LONG-AWAITED major sporting plans at a private school in York have been withdrawn after planning chiefs urged councillors to oppose the scheme.

City of York Council received hundreds of objections to the scheme at St Peter’s School in Clifton, with ward councillors and York Central MP Rachael Maskell among them.

Despite the school first submitting its application in November 2022, the scheme was only due to come before the planning committee next Thursday- albeit with revisions - some 16 months later.

But within 24 hours of the city council publishing the officer’s recommendations, the school suddenly withdrew its application earlier today (Thursday, February 29).


A spokesperson for St Peter’s School said: “With some remaining matters to conclude, and insufficient time now to resolve them, we have taken the decision to withdraw the current planning application.  This will allow us further time to continue our discussions with the Council, and other stakeholders, and to resolve outstanding matters. 

"We remain committed to improving both the transport arrangements in the area and sporting facilities for the school and wider community.  We will provide further updates as we move forward.”

York Press:

St Peter’s School is the fourth oldest in the world and was founded by St Paulinus of York in 627AD. Former pupils include Guy Fawkes.

It had sought to build a floodlit hockey pitch, tennis and netball courts, cricket nets, car and coach parking and waiting area, vehicular access and grounds maintenance hut.

As The Press previously reported, the plans, would have seen Westminster Road being turned from a closed street into a through route for coaches and cars, which residents said would cause chaos.

Ward Councillor Danny Myers also opposed York's Draft Local Plan, which has yet to be adopted, taking the site out of the Green Belt.

Plans were amended during the planning process to address objections on highway, ecology, landscape and flood risk and drainage grounds but this wasn’t enough.

York Press:

The development included a 126 seat viewing stand with spectator standing area, 78 parking spaces, a two lane access road, eight floodlit hockey pitches with 18 floodlights 15 metres high, six floodlit tennis/netball courts with nine floodlights 10 metres high and fencing six metres high; a floodlit cricket and netball practise area with floodlights eight metres high, a grounds maintenance office and a tractor store.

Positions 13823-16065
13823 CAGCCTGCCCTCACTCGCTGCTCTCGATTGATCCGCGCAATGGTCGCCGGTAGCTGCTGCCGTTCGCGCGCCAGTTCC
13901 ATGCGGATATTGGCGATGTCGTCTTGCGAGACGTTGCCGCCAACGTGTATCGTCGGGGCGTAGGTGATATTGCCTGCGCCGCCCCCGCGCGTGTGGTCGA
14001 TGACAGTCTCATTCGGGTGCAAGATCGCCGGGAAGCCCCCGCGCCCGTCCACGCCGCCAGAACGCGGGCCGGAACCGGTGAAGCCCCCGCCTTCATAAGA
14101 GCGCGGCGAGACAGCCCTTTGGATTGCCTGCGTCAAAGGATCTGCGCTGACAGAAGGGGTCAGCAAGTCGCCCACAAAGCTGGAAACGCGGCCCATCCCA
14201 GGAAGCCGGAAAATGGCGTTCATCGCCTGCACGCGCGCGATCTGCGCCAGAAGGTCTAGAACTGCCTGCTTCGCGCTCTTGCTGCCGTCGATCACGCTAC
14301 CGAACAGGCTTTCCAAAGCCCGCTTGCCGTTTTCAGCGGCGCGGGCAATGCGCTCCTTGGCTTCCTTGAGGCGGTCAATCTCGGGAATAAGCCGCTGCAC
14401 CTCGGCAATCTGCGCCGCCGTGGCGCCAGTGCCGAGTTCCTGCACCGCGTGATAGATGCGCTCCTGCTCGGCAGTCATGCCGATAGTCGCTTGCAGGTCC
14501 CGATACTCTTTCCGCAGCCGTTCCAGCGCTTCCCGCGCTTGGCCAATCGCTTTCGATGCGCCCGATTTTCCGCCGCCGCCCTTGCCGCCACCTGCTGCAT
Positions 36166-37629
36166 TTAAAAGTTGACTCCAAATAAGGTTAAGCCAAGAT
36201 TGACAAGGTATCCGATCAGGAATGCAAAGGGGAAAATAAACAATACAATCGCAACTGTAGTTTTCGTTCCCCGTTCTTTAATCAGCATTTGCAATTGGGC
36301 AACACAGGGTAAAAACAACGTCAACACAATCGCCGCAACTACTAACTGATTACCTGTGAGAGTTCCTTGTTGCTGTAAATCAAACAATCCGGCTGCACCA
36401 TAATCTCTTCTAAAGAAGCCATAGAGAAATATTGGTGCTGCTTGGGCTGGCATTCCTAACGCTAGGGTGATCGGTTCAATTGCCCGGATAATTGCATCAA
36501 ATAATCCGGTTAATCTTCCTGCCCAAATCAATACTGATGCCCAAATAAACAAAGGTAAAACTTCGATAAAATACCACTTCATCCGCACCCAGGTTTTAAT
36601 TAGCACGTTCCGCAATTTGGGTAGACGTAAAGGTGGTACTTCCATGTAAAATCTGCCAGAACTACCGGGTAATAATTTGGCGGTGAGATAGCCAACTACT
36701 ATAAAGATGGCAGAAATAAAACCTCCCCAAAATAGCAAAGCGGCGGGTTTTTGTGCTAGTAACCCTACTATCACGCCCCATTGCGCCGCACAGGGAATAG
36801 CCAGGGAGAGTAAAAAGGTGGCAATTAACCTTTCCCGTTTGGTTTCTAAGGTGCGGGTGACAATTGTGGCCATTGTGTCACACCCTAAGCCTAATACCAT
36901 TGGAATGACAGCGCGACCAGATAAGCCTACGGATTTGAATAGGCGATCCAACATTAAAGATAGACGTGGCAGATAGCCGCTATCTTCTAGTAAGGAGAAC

Some community letting/use of the proposal had been suggested as part of the application.

However, council planning staff noted massive objections.

Clifton Planning Panel objected saying the scheme would harm the residential amenity of nearby homes due to the noise and light pollution it would generate.

Public consultation saw 239 objections, including from ward councillor Danny Myers. But there were 117 letters of support.

Objectors said the sports facilities would fuel car use in the area, the floodlighting and noise of players would harm neighbours and more hardstanding would increase flood risk. Trees and wildlife would also be harmed. It was also inappropriate development for Green Belt, which would also harm the setting of the Clifton and Central Historic Core Conservation Areas.

York Civic Trust also said the scheme would harm the setting of such conservation areas and Sport England said the scheme would take space used by cricket.

Assessing the issues council planners agreed the scheme harmed the openness of the Green Belt, and high-density sports use would disturb wildlife such as insects and bats.

But the scheme would improve school facilities, with some available for community use, they noted.

York Press: York Central MP Rachael Maskell

The officers concluded despite such benefits, taking all the factors into consideration, the scheme did not deliver the very special circumstances needed for a development in the Green Belt.

The floodlit hockey pitches with tennis and netball courts would harm the residential amenity of neighbouring properties. The extra traffic generated might be too much for roads in the area to cope with. The scheme would also harm the the local character of the site.

Whilst the site remains in the Green Belt, very special circumstances could not be demonstrated.

“The proposal is therefore unacceptable in planning terms and refusal is recommended," their conclusion added.